Here's the formula calculated backwards from the know hp,

632ci. x 41.7 map x X = 1930 hp
X = .073

Even with real big turbo's and as good components as money will buy they still didn't get quite to the .077 high end number. Mighty close though.
 

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Highaboosta
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Discussion Starter · #10 · (Edited)
Now I have a formula to calculate out what I knew was bullshit when I read it a few months ago.

BS#1) 604 ci x 28.7 map x X = 2022 hp
X = .116 (this one was supposedly on pump gas too)
BS#2) 620 ci x 46.7 map x X = 3500 hp
X = .120
 

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Highaboosta
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Discussion Starter · #12 · (Edited)
Is that a gasoline engine Bob ?
That's what the whole formula is based on.
No gas engine is ever going to be able to run at the boost levels to make the HP that Methanol or Ethanol can.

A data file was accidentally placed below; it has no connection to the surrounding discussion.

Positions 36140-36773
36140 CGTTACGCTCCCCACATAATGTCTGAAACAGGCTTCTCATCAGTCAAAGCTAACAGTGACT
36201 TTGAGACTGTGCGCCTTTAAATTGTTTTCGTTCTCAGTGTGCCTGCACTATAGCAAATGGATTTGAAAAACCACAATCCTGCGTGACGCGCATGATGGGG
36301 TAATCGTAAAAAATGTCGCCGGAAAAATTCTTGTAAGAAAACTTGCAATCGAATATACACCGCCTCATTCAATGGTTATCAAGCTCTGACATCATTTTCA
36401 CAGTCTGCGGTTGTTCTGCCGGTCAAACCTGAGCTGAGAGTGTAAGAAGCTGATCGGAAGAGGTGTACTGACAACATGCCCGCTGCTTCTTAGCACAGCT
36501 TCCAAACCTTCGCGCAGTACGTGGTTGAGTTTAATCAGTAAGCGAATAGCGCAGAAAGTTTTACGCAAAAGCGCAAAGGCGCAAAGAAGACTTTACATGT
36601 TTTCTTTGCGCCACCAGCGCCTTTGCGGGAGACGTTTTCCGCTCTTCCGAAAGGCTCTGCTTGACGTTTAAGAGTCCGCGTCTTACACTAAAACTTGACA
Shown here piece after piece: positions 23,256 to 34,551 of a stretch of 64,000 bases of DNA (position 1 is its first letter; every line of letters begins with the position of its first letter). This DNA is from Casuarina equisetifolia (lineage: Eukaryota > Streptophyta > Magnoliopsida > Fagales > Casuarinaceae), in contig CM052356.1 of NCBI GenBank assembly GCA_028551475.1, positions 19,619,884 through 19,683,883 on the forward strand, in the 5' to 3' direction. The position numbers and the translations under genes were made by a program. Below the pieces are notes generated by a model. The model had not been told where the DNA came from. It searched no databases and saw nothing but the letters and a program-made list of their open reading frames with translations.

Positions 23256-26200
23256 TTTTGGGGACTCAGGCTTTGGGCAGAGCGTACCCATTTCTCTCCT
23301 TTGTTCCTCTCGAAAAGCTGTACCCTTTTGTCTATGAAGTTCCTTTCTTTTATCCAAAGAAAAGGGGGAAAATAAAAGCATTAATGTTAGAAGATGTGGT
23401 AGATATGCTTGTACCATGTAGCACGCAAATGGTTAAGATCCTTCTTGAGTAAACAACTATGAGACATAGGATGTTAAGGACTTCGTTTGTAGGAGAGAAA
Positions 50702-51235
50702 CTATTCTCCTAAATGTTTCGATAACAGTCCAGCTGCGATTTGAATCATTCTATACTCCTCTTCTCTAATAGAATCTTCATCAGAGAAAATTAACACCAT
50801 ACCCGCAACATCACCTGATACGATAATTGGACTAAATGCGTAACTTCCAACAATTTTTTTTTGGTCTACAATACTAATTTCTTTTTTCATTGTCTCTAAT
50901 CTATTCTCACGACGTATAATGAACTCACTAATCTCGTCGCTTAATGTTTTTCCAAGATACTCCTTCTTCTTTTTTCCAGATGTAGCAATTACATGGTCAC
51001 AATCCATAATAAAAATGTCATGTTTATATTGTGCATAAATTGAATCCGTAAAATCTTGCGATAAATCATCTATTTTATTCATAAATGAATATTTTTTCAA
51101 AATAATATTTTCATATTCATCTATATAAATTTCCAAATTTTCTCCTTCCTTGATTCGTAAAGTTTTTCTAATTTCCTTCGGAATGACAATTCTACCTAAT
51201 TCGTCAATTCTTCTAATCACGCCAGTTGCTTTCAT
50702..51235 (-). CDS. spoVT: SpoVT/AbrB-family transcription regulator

I suppose you could make an educated guess by deducting a % for methanol and not using a boost number above what gas could run on to get a comparison.

What were the KNOWN specifics on that motor ?
 

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Is that a gasoline engine Bob ?
That's what the whole formula is based on.
No gas engine is ever going to be able to run at the boost levels to make the HP that Methanol or Ethanol can.

I suppose you could make an educated guess by deducting a % for methanol and not using a boost number above what gas could run on to get a comparison.

What were the KNOWN specifics on that motor ?
It was on meth. The biggest reason it makes the power it does is an incredably effiecent combustion chamber, drop dead perfect ports, with perfect inclined valve angles, 4 valve twin over head cam. And the fact that it is only 181 cid. On gas it would probably still top .009.
Every 4 valve over head cam japanese import owes it heritage to this motor. The original design goes all the way back to the 30s